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6 June 2014

It has no doubt been a hard month for US secretary of transportation Anthony Foxx. After months of revelations about General Motors and faults with its vehicles he saw no choice but to slap a hefty $35m (€25.6m) fine on the carmaker. It’s been a costly debacle for the company and for consumers – a number of which allegedly lost their lives due to the factory defects of certain GM models.

Moves like Foxx’s serve to penalise a company for wrongdoing and they make the case that the consumer is the ultimate part of the equation. Presumably this is to protect the buyer by ensuring that companies from which we purchase goods and services always sell the best possible product. Enter another big issue for Mr Foxx to consider – he’s soon expected to make a decision on whether or not Norwegian Air Shuttle should be issued a certificate to legally expand its flight operations in the US.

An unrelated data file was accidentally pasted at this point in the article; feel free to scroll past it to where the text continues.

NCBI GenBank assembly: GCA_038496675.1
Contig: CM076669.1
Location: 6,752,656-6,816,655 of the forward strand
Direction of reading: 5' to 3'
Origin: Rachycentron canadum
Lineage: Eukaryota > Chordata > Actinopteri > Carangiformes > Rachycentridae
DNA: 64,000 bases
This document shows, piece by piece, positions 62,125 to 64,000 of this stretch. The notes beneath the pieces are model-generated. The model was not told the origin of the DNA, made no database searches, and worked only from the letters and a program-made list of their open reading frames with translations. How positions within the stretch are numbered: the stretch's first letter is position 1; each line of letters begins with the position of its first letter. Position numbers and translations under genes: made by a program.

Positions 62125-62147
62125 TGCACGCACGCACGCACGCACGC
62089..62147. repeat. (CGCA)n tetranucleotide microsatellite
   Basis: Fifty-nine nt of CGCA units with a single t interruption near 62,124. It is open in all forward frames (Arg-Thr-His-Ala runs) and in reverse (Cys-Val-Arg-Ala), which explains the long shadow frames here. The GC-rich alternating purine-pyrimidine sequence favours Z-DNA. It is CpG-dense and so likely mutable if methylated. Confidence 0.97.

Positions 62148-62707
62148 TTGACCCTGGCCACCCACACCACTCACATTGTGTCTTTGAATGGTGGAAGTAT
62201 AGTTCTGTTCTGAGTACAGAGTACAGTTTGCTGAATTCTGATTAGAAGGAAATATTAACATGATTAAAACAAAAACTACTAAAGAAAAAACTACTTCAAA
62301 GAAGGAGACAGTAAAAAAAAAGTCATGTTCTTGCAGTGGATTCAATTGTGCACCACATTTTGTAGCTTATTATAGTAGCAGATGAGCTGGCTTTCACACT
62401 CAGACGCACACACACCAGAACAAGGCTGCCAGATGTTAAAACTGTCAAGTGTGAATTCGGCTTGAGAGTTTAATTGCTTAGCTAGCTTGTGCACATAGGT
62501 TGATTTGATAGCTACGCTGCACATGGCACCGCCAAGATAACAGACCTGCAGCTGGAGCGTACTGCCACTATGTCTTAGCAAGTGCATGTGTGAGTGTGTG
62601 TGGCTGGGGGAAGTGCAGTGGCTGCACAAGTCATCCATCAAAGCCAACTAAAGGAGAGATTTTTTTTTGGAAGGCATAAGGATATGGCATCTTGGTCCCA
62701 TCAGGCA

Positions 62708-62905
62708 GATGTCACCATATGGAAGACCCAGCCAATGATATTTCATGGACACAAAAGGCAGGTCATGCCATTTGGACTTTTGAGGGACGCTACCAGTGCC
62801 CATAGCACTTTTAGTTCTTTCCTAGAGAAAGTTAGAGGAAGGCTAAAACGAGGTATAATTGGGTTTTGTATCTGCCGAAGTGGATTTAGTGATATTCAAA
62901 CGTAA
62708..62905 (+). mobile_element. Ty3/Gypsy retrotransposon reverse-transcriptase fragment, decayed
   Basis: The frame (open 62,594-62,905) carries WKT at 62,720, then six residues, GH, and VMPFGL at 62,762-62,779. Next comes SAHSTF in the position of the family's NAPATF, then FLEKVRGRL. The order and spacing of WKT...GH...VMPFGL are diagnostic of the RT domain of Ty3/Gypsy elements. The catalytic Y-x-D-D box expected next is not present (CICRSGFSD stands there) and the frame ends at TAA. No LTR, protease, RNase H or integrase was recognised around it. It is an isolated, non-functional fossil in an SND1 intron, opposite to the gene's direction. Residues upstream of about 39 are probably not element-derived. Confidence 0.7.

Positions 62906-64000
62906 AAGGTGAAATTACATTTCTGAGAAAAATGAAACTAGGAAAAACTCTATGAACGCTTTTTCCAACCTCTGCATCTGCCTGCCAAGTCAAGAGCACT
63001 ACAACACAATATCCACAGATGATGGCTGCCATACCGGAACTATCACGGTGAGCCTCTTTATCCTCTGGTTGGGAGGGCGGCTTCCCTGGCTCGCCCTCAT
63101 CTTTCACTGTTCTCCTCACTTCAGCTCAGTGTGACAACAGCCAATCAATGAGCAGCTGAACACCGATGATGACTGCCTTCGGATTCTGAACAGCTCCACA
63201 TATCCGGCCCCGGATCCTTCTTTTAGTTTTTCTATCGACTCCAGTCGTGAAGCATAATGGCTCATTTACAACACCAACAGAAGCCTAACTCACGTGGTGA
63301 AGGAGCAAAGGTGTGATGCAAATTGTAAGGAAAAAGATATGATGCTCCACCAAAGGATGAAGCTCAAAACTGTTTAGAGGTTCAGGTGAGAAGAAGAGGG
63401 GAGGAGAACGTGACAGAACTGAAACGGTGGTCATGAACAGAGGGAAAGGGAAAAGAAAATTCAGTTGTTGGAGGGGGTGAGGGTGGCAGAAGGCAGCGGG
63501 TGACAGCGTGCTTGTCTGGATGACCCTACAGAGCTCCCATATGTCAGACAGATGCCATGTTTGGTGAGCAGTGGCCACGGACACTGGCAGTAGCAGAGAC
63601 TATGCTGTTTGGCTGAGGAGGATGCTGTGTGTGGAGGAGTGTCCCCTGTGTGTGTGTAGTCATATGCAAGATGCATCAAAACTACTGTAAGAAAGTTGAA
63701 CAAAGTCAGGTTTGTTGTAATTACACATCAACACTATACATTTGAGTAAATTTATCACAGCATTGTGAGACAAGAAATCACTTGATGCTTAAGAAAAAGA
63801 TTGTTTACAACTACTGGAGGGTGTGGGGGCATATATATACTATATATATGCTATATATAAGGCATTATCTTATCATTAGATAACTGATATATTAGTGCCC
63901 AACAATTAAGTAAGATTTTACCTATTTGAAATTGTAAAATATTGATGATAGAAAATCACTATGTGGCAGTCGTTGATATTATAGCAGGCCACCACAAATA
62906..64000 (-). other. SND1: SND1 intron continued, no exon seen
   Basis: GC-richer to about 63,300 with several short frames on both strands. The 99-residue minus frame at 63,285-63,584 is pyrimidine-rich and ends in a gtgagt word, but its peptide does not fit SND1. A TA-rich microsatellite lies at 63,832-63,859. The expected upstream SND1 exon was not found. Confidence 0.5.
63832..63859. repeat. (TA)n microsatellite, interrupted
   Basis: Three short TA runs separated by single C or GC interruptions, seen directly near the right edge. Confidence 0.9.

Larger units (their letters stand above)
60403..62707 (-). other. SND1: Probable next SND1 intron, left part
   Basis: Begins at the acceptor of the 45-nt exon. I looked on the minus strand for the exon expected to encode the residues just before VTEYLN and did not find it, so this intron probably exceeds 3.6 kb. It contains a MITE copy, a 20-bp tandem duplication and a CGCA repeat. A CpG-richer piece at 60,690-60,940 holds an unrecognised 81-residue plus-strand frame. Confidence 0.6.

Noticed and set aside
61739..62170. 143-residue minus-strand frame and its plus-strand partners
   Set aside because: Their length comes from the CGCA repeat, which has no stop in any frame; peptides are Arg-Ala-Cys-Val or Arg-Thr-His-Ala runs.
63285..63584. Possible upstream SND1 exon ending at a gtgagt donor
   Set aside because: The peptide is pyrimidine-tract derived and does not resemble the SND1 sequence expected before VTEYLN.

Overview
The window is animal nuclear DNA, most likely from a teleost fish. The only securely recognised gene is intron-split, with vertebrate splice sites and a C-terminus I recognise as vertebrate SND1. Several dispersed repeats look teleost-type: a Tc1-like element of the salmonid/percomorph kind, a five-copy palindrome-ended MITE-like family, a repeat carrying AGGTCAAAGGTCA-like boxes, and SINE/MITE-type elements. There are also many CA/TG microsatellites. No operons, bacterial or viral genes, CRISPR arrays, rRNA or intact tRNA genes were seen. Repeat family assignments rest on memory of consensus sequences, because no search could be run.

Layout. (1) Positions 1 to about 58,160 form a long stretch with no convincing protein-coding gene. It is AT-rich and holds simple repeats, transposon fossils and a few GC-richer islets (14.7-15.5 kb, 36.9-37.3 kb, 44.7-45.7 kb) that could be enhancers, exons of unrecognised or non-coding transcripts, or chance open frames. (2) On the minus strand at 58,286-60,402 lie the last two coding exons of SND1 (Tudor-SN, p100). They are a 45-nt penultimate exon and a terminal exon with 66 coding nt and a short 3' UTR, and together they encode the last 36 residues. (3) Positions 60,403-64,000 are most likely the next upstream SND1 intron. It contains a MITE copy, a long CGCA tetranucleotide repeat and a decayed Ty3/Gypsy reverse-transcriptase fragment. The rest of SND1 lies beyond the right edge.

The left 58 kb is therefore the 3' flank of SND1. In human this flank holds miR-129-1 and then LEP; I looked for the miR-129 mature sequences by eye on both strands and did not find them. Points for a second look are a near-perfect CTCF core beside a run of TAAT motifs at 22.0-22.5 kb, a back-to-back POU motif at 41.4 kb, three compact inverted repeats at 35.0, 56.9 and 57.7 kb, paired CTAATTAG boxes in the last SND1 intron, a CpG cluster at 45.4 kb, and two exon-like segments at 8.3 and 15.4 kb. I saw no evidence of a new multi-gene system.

This issue is about protecting consumers’ rights to choose. Norwegian says it offers travellers significantly reduced fares on routes that have long been dominated by more established and much bigger airlines. Opponents, which include major US air carriers and labour unions, are demanding that the transportation secretary deny Norwegian’s bid to become a fully-fledged operator on US routes to destinations in Europe. They’re questioning Norwegian’s labour practices and the places in which the air carrier has registered its aircraft. Clearly the story gets complicated but at the heart of it is a simple fear: a good product at a decent price such as Norwegian’s is a very scary proposition in terms of competition.

I’ve flown Norwegian on a transatlantic flight and the major US carriers (and those in Europe) should be scared. The flight attendants were actually happy. The food, although paid for, was actually good. The carrier’s new Boeing 787 Dreamliner was a welcome addition to the old-dog jets that the majors seem to think a new coat of paint and shiny new seats can fix.

So the ball is in Foxx’s court. Both sides have made their case but if I had a chance to sit with him before he makes his decision I’d remind him of the consumers – the people that, given his recent moves with GM, he has clearly shown to be the more important part of the equation.

We deserve choice, better fares and comfier seats. If I were him I’d even suggest that he urge the major airlines fighting Norwegian to take a good look at themselves – to start fighting with product and value instead of hyperbole.

Tristan McAllister is transport editor for Monocle.


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